Iran has been urged to avoid "further violence and provocations" by NATO's General Secretary, following emergency talks on the growing crisis in the Middle East.

Jens Stoltenberg said all members of the Atlantic alliance stood behind the United States in the Middle East, after a US drone strike killed Iranian military commander Qasem Soleimani last week.

Speaking after the meeting on Iran and Iraq, in which the US briefed its allies about the deadly drone strike, Mr Stoltenberg also called for a de-escalation of tension, echoing the statements of some European leaders

His comments come after US President Donald Trump repeated his insistence that Iran will not be allowed to obtain a nuclear weapon.

The tweet came a day after the Iranian government announced it was further winding down observance of parts of an international deal struck to ensure that the country does not secretly develop a nuclear weapon under cover of its civilian nuclear industry.

Mr Trump withdrew the United States from the 2015 deal negotiated under his predecessor Barack Obama.

He has already threatened "major retaliation" if Iran avenges the killing of its key military commander and he warned of massive economic sanctions against ally Iraq if the country expels US troops based there.

Mr Trump ordered a US drone to fire a missile at General Soleimani, one of the most influential people in Iran's government, when he was near the Iraqi capital's international airport.

In Tehran, mourners have packed the streets for ceremonies to pay homage to General Soleimani.

Clutching portraits of the late general, the crowd gathered at Tehran University before supreme leader Ayatollah Ali Khamenei presided over prayers for Gen Soleimani.

In freezing early morning temperatures, women in black walked alongside men holding up flags bearing the names of Shia imams as they walked down Tehran's Enghelab (Revolution) Street towards the university.

The procession was broadcast live on state television, with screens bearing a black ribbon across the top left hand corner in a rare tribute.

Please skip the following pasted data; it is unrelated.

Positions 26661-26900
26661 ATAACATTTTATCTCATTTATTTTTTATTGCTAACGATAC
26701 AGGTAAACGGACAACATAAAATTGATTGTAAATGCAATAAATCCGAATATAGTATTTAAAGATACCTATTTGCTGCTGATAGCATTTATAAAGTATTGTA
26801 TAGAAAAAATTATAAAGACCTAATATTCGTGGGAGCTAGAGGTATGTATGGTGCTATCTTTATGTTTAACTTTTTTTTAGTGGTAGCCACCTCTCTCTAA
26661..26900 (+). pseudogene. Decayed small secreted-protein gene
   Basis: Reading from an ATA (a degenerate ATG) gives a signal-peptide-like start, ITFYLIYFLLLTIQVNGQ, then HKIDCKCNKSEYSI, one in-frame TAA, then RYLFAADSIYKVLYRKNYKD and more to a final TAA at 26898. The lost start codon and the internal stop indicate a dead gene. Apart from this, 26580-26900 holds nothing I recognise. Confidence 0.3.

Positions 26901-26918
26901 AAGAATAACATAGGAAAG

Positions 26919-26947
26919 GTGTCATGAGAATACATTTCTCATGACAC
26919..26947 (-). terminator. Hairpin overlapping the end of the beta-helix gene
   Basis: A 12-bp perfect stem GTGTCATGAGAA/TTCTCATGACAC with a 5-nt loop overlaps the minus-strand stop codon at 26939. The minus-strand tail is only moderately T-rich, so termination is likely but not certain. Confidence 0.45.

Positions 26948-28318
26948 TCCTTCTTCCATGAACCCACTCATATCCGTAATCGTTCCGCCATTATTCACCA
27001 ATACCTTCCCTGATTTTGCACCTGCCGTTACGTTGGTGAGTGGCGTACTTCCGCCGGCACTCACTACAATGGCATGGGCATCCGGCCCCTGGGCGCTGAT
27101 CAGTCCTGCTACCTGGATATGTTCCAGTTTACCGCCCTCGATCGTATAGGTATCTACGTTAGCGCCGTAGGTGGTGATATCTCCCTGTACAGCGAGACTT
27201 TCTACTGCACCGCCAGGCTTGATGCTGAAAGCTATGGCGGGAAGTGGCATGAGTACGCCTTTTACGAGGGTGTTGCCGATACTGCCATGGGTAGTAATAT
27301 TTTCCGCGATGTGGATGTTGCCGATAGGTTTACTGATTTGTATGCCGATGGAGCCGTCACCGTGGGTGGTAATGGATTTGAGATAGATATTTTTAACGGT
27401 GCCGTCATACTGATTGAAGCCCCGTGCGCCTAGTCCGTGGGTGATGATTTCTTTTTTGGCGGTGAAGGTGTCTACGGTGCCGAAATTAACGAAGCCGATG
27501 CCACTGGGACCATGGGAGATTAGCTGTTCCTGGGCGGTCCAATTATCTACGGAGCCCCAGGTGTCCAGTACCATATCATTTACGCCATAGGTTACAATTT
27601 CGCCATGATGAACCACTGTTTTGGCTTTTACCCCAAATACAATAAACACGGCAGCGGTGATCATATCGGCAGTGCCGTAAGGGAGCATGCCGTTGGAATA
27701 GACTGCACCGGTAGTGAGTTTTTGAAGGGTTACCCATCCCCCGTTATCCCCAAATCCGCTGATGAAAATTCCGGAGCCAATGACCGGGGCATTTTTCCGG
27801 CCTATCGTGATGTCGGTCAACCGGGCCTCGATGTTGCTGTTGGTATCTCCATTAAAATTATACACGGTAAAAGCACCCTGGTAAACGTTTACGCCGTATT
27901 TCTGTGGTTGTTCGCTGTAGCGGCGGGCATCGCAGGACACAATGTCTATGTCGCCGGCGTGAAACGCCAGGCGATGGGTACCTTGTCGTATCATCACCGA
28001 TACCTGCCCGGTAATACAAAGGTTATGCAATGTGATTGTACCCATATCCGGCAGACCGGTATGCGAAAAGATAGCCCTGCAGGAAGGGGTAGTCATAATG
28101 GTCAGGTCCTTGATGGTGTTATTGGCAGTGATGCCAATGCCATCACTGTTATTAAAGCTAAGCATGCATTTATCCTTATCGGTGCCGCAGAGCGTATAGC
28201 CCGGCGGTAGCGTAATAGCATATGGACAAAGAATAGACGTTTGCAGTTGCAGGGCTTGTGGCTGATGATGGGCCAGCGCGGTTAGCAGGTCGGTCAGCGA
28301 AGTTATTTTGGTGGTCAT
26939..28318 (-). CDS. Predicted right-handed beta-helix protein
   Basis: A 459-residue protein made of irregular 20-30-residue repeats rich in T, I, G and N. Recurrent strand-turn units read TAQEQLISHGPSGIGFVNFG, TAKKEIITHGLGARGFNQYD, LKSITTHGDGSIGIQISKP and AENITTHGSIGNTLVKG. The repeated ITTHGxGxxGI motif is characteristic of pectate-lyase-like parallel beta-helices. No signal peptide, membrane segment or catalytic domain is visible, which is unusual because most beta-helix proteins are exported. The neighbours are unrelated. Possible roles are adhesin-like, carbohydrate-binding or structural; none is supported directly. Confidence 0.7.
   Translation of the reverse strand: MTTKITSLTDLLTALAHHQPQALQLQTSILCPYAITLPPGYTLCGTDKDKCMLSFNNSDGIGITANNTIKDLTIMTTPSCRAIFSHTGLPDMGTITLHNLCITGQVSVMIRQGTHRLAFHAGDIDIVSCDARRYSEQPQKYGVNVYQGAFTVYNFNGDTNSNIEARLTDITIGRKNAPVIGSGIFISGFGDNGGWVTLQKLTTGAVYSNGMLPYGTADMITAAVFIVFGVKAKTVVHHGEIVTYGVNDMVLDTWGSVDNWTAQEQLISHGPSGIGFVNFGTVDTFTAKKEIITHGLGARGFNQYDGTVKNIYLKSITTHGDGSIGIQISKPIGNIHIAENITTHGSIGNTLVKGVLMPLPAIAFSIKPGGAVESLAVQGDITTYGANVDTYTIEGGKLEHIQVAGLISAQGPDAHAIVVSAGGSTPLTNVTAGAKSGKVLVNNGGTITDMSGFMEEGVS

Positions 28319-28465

Ayatollah Khamenei appeared to cry as he prayed over the flag-draped coffins containing the remains of Gen Soleimani and five other "martyrs" killed in the strike.

Thousands of people attending the funeral of Qasem Soleimani
Iranian Supreme Leader Ayatollah Ali Khamenei and Iranian President Hassan Rouhani attend the funeral ceremony of Qasem Soleimani (Pic: Iranian Leader Press Office/Handout)

The supreme leader was flanked by Gen Soleimani's son, the slain general's replacement as Quds commander Esmail Qaani, President Hassan Rouhani, parliament speaker Ali Larijani and the Guards' top commander Major General Hossein Salami.

People prayed together with Ayatollah Khamenei whose voice cracked as he spoke. "We must give a crushing response," one of the mourners said.

"We must target whatever military base they have in the region. We must attack all that are in the range of our missiles."

Mourners in Tehran formed a sea of black along Enghelab Street dotted with red Shia flags and white signs.

One of the placards held aloft by a man read "#hard_revenge".

Mr Trump bluntly warned Iran against taking vengeance, repeating his insistence that US bombing targets could include Iran's cultural heritage sites.

Critics say that would qualify as a war crime under international law.